Not On My Watch: Considerations for Insuring the Security Industry

The private security industry is a nearly $400 billion market comprised of a diverse group of professions and specialties.

Security officers are the most visible segment, but this industry also includes security firms, security equipment companies, security consultants, private investigators, counter-terrorism experts, cyber security experts and more. Growth within these professions is driven by visible and heavily debated trends, such as cuts in the public sector and police departments, developments in digital technology, and calls for increased security in response to mass shootings and terrorist attacks.

Insurance agents should examine these trends to understand the risk management needs of security professionals and businesses—and the growing number of opportunities surrounding them.

Sounding the Alarm

Reactions to mass shootings and acts of terror continue to affect the growth and composition of the security industry. Security firms and their agents and brokers tend to see a spike in inquiries after high-profile tragedies like the Pulse nightclub shooting in Orlando, Florida, which led to calls for increased security in the form of armed guards at nightclubs.

But insurers know they must carefully weigh the pros and cons of armed security officers when facing these reactions. For high-profile posts like securing a military base, arming guards is often justified. But the presence of a gun makes any adverse situation more dangerous, so from a risk perspective, an armed officer at a nightclub does not make good sense.

Therefore, security firms that supply armed guards often have trouble securing insurance coverage and are relegated to the non-admitted market. In these cases, independent agents can serve as advisers, explaining the risks of arming guards along with the related insurance implications in order to make sure security officers have proper coverage.

Wider Exposures

Several years ago, there was an increase in public sector layoffs, particularly within the law enforcement community—which in turn increased demand for private security. Because of this, many former law enforcement officers are now entering the private security and investigative sector and forming private investigation or security consulting firms. These startup firms often do not understand their insurance needs and try to get by with insufficient coverage.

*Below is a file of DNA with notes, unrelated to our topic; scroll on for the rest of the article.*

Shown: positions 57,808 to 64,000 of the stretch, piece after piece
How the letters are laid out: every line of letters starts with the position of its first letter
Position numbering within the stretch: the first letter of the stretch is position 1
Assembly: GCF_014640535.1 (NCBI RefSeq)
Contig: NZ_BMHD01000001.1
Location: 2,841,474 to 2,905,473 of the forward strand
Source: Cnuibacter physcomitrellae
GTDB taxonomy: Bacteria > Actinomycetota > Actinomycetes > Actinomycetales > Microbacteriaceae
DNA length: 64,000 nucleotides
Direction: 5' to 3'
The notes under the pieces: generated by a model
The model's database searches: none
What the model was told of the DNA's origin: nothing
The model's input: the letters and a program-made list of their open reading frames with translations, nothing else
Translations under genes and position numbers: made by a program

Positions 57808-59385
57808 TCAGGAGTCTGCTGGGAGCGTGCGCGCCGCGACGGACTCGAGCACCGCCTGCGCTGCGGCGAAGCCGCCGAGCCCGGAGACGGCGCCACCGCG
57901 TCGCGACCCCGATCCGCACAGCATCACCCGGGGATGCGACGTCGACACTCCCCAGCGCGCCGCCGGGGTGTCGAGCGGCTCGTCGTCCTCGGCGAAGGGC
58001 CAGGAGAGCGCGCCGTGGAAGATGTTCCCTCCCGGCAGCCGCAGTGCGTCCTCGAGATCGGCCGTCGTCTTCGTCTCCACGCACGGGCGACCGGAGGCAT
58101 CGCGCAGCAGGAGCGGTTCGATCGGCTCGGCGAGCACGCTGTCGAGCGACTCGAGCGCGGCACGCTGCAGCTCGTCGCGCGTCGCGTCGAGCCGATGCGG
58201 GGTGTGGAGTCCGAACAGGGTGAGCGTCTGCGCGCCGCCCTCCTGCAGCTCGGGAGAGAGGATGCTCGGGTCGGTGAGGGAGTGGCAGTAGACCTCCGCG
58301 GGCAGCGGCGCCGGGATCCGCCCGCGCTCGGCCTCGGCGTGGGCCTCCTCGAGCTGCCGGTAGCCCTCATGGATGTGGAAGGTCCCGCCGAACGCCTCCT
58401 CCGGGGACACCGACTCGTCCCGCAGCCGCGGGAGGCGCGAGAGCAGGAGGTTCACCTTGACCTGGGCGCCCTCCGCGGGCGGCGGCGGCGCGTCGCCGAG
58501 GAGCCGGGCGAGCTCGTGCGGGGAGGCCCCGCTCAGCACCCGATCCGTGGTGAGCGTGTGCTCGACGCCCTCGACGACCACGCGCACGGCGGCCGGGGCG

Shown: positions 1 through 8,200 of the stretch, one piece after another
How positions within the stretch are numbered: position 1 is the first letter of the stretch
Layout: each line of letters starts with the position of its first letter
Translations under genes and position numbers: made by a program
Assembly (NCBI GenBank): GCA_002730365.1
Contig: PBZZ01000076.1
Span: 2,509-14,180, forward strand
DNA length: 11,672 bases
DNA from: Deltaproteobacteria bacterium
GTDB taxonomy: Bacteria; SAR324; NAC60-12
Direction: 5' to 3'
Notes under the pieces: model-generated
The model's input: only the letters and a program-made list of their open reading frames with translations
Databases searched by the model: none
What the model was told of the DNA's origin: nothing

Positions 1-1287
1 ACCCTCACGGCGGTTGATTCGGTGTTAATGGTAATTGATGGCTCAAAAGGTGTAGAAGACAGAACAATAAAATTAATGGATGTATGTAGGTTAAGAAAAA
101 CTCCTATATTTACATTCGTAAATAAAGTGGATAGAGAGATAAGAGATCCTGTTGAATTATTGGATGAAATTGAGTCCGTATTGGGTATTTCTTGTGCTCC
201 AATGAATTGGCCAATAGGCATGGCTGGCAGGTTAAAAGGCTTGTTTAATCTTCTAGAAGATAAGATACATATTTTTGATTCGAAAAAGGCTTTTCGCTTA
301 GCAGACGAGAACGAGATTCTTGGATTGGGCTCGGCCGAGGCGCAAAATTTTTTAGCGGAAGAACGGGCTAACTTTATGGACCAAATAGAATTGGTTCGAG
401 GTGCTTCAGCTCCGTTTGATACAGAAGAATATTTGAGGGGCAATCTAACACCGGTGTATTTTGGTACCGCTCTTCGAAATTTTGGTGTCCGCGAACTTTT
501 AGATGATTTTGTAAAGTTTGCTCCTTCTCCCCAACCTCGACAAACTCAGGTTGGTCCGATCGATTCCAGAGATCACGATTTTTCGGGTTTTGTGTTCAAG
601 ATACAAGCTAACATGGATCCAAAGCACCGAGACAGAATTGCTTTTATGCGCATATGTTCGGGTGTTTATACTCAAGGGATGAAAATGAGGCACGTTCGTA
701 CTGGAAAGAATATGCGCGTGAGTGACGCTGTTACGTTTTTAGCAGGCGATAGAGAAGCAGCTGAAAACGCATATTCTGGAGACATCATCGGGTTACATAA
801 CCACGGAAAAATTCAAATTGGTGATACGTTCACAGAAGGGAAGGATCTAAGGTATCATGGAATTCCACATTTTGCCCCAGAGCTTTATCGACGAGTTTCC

At the same time, security officer positions are beginning to encompass more varied duties. In many instances, such as large public gatherings, security officers now take the place of police. Such situations can be risky posts for security officers, who can’t be everywhere all the time and may be unable to break up a fight at a concert 20 rows above their station, for example.

In addition, some officers are assigned to posts with non-security duties, such as janitorial tasks, EMT support or chauffeuring. This increases the security officer’s risk exposures; the security officer or the firm they work for may be held liable when, for example, someone slips on a recently mopped floor. The security firm may not have adequate insurance coverage for these new exposures.

The health care sector is another prime example of expanded duties. For security professionals, hospital work is surprisingly risky. In many situations, officers are asked to restrain patients, transport patients and carry guns. It’s important for supervisors to provide clear post orders to officers to avoid exposing them to dangerous situations.

Coverage Solutions

Across all specialties, security professionals face several risks inherent to the work that a standard general liability policy either does not cover or actively excludes, such as coverage for care, custody and control. Allegations of excessive force and battery are another consistent problem for security officers. Because a standard general liability policy only provides coverage for reasonable force when protecting persons and property, specialized security industry insurance policies should include assault and battery coverage.

Additionally, a business may contract investigators and cybersecurity consultants to check IT systems for security vulnerabilities or build a security protocol. If a hacker exploits a security vulnerability, the company may claim the consultant didn’t adequately protect the system. Investigators and consultants should have cyber liability or electronic data liability coverage, which is not standard in general liability policies.

Eliminating all risk in this sector is impossible, but trends in specialization and training are helping security professionals better manage risks. More firms are specializing in certain industries, which helps their security officers develop more expertise and react rationally to challenging situations. Plus, overall training has improved in the last fifteen years, and training is the best risk management tool a security firm can use.

Private security is a rich and complex industry that is expected to undergo even more dramatic changes over the next decade. But in this age of terrorism and cybercrime, understanding its modern history as well as its common risk exposures and coverages is important for agents serving commercial lines.

Tory Brownyard is president of Brownyard Group, a program administrator that pioneered liability insurance for security guard firms more than 60 years ago. Contact him at 800-645-5820.